Cranial Remolding Helmets for plagiocephaly have become more and more in demand since it has been known that it is safer for an infant to sleep on his/her back. During the early stages of development, the skull is vulnerable to any outside pressure, causing it to change shape. My hope is to educate you more on what to expect if your pediatrician/specialist has recommended or prescribed your child a Cranial Remolding Helmet and answer any questions you may have.
A doctor or specialist typically prescribes a helmet because the child has been diagnosed with the following:
- Plagiocephaly: typically the result of torticollis of the neck and the infant is usually laying with their head always to the same side
- Brachycephaly: caused by infant laying on his/her back and the back of the head becoming flat
- Scaphocephaly: infant’s head is constantly rolling side to side, causing the head to be elongated
If your child is diagnosed with plagiocephaly, brachycephaly or scaphocephaly, therapy may be prescribed for infant, as well as changing of the sleeping arrangements. Both of which should be discussed with the pediatrician/specialist.
At what age does a child wear the helmet?
Most of the infants we see range in age from three months to nine months. The younger the patient the more potential there is for head growth during the therapy. Since there is more growth at a younger age, the child may not have to wear the helmet quite as long as they may have if they were older. Another factor to consider is that older children have a greater ability to grab and possibly remove the Velcro® strap holding the helmet together (Note: helmet will not fall off if the strap is removed but will not be closed completely).
Does Insurance Cover cranial remolding helmets?*
It is very common that insurances do require conservative treatment before they will provide coverage for the Cranial Remolding Helmet. They typically require at least six weeks of conservative treatment which can include re-positioning in the crib and therapy. Therapy can include a physical therapist and/or occupational therapist stretching the neck muscles so the infant does not tend to turn to one side or the other.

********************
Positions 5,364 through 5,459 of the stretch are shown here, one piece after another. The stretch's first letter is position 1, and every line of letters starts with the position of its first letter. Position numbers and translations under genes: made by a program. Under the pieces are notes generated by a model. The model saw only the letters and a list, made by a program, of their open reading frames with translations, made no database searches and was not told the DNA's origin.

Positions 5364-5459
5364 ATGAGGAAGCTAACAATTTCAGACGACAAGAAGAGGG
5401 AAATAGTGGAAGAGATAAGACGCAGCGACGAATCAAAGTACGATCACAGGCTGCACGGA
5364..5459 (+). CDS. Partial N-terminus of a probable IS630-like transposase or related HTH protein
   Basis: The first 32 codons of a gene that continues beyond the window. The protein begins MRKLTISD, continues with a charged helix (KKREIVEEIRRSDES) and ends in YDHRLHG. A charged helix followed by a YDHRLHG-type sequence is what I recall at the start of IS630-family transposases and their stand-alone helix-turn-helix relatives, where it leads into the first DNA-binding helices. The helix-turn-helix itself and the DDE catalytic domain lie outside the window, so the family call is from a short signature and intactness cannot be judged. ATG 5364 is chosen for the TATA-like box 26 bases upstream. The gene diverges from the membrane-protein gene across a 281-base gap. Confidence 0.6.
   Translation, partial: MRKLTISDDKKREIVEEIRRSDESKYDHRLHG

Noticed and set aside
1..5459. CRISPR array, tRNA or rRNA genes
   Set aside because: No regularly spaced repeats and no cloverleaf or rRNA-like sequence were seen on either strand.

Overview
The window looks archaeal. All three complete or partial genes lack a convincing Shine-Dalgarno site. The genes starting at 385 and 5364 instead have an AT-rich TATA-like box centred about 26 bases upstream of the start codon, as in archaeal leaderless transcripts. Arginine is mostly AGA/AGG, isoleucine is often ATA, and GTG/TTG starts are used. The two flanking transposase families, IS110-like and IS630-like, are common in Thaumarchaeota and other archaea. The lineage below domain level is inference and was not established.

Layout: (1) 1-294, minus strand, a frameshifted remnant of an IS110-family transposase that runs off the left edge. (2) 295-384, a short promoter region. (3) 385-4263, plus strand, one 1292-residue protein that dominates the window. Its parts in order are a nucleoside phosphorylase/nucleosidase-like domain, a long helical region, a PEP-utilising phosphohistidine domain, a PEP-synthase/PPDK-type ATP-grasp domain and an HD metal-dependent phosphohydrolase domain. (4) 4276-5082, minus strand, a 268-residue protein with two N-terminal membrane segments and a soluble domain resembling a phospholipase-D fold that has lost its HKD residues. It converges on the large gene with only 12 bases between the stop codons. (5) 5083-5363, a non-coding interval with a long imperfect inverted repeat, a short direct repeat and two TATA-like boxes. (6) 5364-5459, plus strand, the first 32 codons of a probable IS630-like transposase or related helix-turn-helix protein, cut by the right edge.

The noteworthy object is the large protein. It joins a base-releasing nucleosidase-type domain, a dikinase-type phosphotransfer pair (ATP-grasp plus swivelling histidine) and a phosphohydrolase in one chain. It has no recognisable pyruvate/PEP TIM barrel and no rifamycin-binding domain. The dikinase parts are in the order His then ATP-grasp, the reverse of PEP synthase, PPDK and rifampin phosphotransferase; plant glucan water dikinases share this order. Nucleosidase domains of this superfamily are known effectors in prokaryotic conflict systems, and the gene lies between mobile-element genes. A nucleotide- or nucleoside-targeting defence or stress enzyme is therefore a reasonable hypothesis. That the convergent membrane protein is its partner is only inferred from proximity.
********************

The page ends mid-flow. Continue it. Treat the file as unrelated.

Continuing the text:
Insurance also bases coverage on whether or not the measurements of the infant’s head fall into the moderate to severe range on the Cranial Vault Asymmetry Index (CVAI). If your child’s measurements are in that range then there is a good chance the helmet will be covered. These measurements would be taken at your first evaluation (which is free!).
What does an appointment entail?
During your first appointment, we go through the history of the pregnancy; we also ask about any complications during delivery. After the history is taken, then measurements of the head are recorded. Next, a stockinette is placed on the child’s head and the orthotist uses a laser scanner around the head to obtain a 3-D picture.
Based on the measurements, we then decide if a helmet is necessary; if not, we can set up another appointment to re-evaluate and see if the condition has worsened. The scans are only viable for 2 weeks; after that time, if a helmet is to be ordered, new measurements and scan must be obtained. Once the measurements and scan are collected and the child’s measurements fall in the moderate-to-severe range. then we order the helmet.
How is a helmet fitted?
Once the helmet has been received from Boston Brace, we set up the fitting as quickly as possible. After the first fitting, we setup up bi-weekly appointments for either new measurements and/or scans to check progress. Adjustments of the helmet are then made at that time. Typically the helmet is not needed once the patient has measurements in the mild-to-moderate range and/or the parents are satisfied with the results.
We are glad to answer your questions about plagiocephaly and other conditions that are treated with Cranial Remolding Helmets.
Please allow 24 hours for a reply.